Judo | Fighting Styles

Judo

Judo, which means “the gentle way”, refers to a contemporary Japanese combat sport and martial art, which originated in 19th century Japan. Its most important feature would be its element of competition, where the objectives are to throw an opponent down, immobilize him, subdue him with grappling maneuvers, or force him into submission through elbow joint locks or chokes. Thrusts and strikes with the feet and hands, along with weapon defenses, are part of judo, as long as they are in forms that are pre-arranged. However, they are prohibited from free practice and judo competitions.

“Ju” means gentleness, flexibility or agility. It also implies a connection between the body and mind. “Do” means path, road or principle. Therefore, a rough translation of “judo” could be “mental and physical principles of coordination along with special types of agility”.

Using “ju” within such contexts would be an explicit reference to soft principles of martial arts, which is mainly characterized by indirect applications of force in order to defeat opponents. Even more specifically, it refers to principles of making use of the opponent’s strength and using it against him while adapting to ever-changing circumstances.

Ultimately, judo philosophies and its following pedagogies turned into models for practically every contemporary Japanese martial art that was developed from its traditional schools. People who practice judo are known as judoka. The “ka” suffix refers to a person who has special knowledge and expertise on a certain subject. When it comes to judo, however, expertise isn’t necessarily implied.

Judo happens to be a lot of things to various people. It can be a fun sport, a discipline, an art, a social or recreational activity, a means of combat or self-defense, a fitness program, or a complete way of life – if not a combination of all of this.

Judo can be a personal style but is also a school that stems from jujitsu, the well-known Japanese martial art whose essence is empty-handed combats by the Samurai. Kodokan judo stems from a system of fighting from feudal Japan. Founded by Dr. Jigoro Kano in 1882, judo happens to be a refined version of the ancient jujutsu martial art. Dr. Kano studied such ancient forms and put to use what he thought were the best tactics of it into today’s sport of judo.

Kano viewed jujutsu as a bag of tricks that was completely disconnected and wanted to unify it through the right principles. Tactics of jujutsu that solely depended on great strength were either completely discarded or simply adapted to favor the ones that were involved in redirecting the force of the opponent, setting him off balance, or using superior leverage.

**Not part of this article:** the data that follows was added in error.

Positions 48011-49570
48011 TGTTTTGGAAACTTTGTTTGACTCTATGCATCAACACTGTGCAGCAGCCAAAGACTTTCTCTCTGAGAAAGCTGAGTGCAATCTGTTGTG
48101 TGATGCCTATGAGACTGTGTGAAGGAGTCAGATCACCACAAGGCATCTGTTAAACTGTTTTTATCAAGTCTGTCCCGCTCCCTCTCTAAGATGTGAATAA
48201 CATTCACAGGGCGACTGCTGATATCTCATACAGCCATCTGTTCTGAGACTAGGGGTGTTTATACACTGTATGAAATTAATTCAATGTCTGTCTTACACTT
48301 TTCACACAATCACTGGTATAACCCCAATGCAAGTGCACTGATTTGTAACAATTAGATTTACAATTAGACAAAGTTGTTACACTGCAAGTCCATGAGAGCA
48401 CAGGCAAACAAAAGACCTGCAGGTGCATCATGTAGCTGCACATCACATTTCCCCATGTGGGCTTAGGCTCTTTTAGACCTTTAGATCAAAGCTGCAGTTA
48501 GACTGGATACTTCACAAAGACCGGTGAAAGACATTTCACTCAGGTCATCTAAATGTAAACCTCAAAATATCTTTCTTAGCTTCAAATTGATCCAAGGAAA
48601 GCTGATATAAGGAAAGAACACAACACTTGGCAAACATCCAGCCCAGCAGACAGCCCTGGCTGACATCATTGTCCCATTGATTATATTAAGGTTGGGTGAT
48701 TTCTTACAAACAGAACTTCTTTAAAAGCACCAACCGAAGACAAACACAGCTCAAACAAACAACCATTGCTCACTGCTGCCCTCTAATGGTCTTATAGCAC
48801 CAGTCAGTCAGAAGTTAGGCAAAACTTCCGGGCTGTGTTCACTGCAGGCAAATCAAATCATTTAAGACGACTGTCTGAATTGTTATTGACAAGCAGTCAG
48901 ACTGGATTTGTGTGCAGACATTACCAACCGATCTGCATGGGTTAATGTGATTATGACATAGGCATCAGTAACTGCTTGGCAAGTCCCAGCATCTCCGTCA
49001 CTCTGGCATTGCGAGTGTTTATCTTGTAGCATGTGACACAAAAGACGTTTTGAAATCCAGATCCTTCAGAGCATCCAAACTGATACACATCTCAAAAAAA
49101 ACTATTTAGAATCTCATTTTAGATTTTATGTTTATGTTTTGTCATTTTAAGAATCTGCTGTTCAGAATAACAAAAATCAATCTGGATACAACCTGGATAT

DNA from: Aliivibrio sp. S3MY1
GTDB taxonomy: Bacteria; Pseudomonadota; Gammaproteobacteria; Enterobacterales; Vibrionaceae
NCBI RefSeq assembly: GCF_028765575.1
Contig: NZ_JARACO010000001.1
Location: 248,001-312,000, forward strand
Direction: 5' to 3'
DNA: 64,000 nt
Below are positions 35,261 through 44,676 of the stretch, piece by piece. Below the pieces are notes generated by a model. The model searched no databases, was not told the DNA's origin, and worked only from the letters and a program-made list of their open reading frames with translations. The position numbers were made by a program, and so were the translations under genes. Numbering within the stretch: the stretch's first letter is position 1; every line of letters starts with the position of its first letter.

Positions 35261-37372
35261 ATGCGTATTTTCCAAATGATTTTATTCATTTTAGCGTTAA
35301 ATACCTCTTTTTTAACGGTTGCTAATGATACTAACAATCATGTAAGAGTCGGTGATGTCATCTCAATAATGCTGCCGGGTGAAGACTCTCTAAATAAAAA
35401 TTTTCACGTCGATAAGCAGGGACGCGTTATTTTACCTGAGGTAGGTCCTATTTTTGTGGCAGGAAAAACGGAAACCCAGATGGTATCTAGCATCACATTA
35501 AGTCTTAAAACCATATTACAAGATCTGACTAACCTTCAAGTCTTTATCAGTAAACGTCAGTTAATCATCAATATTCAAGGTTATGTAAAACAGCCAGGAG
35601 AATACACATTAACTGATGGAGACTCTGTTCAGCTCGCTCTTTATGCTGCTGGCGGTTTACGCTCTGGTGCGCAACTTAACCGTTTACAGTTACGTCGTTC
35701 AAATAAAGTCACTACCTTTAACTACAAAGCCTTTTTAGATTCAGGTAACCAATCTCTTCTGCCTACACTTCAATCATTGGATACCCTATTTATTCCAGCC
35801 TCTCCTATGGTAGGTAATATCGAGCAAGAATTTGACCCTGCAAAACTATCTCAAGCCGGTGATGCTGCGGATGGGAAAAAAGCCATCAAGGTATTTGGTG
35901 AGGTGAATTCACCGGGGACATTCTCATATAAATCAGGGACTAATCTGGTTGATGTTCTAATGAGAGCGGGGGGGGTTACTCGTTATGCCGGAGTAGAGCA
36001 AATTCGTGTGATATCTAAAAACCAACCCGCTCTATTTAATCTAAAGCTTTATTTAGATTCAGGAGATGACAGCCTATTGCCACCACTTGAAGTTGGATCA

Judo became a part of the Olympic Games in the year 1964 and is practiced today by millions of people all around the world. Judo practitioners do so to stay in good shape, excel within competitions and develop overall self-confidence. Most people do it just for fun.

Judo is most popular for its great tactics of throwing, though it also involves some ground grappling, special control holds, pins, choking tactics and arm locks. Judo focuses greatly on safety and complete physical activity for the ultimate kind of conditioning.

Judo is practiced on specific mats that are made for safety and comfort. What makes judo one-of-a-kind is the fact that every age group, any gender, and even disabled people can partake in practicing and learning about this sport. Judo happens to be a cheap activity that can be practiced all year round and appeals to every person from any walk of life. A lot of people who are older than 60 still enjoy this sport, as do younger girls and boys.

Judo develops one’s respect and self-discipline for oneself, as well as others. It offers the means to learn concentration, self-confidence, and skills of leadership, along with flexibility, physical coordination, and power. As an evolved form of fighting, it also develops total body control, quick reflexes and ultra fine balance. Most of all, it develops sharp reactions of the mind and body. Plus, judo training provides people with an effective system of self-defense whenever needed.

Judo may literally mean “gentle”, but its competitions happen to be highly demanding and extremely rough. Although its regulation time within Olympic matches or World Championships only stands at five minutes, participants are always left exhausted. When a tie happens, matches have to go into overtime, known as the Golden Score, and last another five minutes.

Since judo competitions do not allow punching and kicking like other martial arts do, it always looks much friendlier. Because of this, judo has become underrated as a self-defense method, even though its advanced katas do make use of defenses against punching, kicking, and armed tactics. Additionally, although throws onto soft mats may seem graceful and light, their practical applications on actual surfaces could prove to be very harmful. Even within controlled environments of matches or dojo trainings, injuries could easily happen because of concentration lapses or overzealous tactic applications.



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